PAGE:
Nearly 30 GW of new wind power capacity auctioned in H2 2020, a clear signal that growth is back on-track
Despite the economic and supply chain impacts felt across the world in 2020 due to COVID-19, the global wind energy industry has continued to power ahead and reach new records. According to new analysis by GWEC Market Intelligence in its latest Q4 2020 Wind Energy Auction Update, nearly 30 GW of new wind power capacity was awarded globally through auctions in the second half of 2020, which is a slight increase compared to the 28 GW awarded during H2 2019. This surge in new auctioned capacity is a clear signal that the industry is back on track and committed to building up the global pipeline of wind power projects.
While the first half of 2020 saw auctions being postponed or cancelled due COVID-19 restrictions, the sector bounced back with vigour in the second half of the year as key mature and emerging wind markets began overcoming the impacts of COVID-19. Overall, nearly 35 GW of new wind power capacity was auctioned globally in 2020. Although this is a 26.5 per cent decrease compared to the previous year, 2020 was still the second-highest year on record for auctioned wind capacity.
“Although there were initial concerns from the industry that the COVID-19 pandemic would severely impact the pipeline of wind power projects across the world, the sector’s impressive comeback in Q3 and Q4 2020 has shown that wind power has emerged from the crisis stronger than ever, with 2021 now expected to be a record year for new auctioned capacity” said Feng Zhao, Head of Strategy and Market Intelligence at GWEC.
This influx of auctioned capacity in H2 2020 was led by the world’s largest wind market – China. Although no capacity was awarded in China during the first half of the year, the market recovered formidably beginning in Q3 2020, awarding nearly 12 GW of new wind capacity through auctions. This momentum continued into Q4 2020, with 11 GW of new wind power projects approved in the last two months of the year alone. In total, China accounted for 67 per cent of the global wind power capacity auctioned and awarded in 2020, with subsidy-free onshore wind projects accounting for 96 per cent of the approved capacity in China.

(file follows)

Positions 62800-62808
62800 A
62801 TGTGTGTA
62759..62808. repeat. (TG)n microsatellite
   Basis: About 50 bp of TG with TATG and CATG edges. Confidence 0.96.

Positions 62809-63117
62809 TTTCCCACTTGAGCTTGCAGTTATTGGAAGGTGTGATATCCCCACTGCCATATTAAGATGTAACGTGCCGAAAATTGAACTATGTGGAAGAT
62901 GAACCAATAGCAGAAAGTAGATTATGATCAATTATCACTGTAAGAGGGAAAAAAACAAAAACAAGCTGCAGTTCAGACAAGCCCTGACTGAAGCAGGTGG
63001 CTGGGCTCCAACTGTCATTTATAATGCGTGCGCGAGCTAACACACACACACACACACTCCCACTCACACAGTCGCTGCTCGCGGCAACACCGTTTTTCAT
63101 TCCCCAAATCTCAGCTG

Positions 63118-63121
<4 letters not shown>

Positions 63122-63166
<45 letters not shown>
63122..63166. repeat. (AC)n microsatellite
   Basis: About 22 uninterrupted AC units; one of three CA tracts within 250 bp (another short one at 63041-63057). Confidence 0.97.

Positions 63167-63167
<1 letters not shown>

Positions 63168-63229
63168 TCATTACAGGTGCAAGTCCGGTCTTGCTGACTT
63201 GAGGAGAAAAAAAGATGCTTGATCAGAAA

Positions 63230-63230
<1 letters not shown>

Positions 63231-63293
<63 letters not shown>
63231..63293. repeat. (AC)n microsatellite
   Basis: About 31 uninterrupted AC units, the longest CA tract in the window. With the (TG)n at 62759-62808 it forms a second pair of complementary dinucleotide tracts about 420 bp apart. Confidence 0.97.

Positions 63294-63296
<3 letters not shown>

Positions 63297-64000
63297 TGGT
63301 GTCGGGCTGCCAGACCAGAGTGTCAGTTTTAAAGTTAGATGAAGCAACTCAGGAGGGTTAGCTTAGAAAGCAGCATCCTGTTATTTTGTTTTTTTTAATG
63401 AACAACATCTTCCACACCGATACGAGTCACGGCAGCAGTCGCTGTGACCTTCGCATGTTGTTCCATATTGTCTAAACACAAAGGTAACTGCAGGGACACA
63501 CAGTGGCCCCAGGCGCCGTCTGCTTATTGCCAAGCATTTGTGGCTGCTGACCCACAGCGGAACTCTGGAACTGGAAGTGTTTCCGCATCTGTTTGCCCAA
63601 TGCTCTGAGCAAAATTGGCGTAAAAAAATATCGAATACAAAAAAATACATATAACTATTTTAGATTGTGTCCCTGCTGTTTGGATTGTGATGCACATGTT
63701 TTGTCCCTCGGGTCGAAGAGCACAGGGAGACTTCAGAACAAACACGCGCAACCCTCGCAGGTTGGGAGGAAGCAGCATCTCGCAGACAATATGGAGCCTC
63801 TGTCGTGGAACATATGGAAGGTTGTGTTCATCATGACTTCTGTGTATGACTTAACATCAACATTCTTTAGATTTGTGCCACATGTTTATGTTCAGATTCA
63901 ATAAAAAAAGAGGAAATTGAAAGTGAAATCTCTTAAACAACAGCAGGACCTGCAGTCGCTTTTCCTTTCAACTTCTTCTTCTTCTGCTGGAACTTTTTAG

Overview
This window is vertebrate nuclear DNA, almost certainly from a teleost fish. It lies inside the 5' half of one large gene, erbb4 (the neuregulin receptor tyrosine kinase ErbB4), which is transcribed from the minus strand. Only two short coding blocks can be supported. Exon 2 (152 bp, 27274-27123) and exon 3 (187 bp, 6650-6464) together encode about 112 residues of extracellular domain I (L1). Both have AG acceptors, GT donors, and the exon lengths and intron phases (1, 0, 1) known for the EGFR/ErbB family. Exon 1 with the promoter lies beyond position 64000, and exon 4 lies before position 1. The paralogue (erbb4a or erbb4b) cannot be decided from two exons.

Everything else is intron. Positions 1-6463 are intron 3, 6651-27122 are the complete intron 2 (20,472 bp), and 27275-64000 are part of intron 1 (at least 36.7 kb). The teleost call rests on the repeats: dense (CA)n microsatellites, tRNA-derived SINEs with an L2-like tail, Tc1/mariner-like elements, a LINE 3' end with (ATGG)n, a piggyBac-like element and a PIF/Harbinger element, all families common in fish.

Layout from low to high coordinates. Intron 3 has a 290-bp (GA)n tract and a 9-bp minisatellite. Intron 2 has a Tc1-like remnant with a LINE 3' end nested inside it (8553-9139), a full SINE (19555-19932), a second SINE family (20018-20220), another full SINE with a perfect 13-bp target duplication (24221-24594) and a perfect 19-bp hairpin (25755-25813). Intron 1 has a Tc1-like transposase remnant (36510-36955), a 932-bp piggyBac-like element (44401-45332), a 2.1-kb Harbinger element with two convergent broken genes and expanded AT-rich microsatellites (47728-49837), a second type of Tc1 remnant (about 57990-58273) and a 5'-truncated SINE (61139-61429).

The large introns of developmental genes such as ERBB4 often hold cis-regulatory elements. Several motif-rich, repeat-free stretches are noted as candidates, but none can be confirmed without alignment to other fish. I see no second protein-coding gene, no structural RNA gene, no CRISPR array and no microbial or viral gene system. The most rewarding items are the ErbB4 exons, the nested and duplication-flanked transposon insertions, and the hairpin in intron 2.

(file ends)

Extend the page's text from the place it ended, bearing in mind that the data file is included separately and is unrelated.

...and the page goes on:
In addition to the remarkable growth in China, there were eight other countries which awarded new wind power capacity in H2 2020, including: India (2.2 GW), Germany (1.5 GW), Poland (900 MW), Netherlands (759 MW) Ireland (479 MW), Greece (472 MW), France (258 MW), and Ecuador (110 MW). Other countries such as Brazil, Chile and the US, which either cancelled or postponed their auctions in 2020 due to the crisis, have now rescheduled them to take place in 2021, which will drive the record auction levels.
“It is really encouraging to see such impressive growth of wind power even in the face of the crisis, and the success of the auctions in the last half of 2020 is a strong indication that governments and investors alike see wind as a key sector to power economic recovery and a fruitful long-term investment. We now need to take advantage of this momentum and put in place the necessary regulatory frameworks to ramp up auctions and further accelerate wind power growth across the world”.
“In order to have a chance of achieving the decarbonisation targets set out in the Paris Agreement, we need to be installing around 180 GW of new wind capacity every year between now and 2050. This means we are still only scratching the surface of the annual installation levels we need to achieve net zero, and must continue building up the project pipeline through effective financing mechanisms such as auctions”, added Zhao.
The full Q4 2020 Wind Energy Auction Update, which includes both analysis and a full database of global wind auctioned capacity, is available exclusively on GWEC’s Members Area. If you are not yet a GWEC Member or subscriber of GWEC Market Intelligence, please contact Raveen Singh at [email protected] and Marina Prado Romera at [email protected] to find out more on how you can access GWEC Market Intelligence products.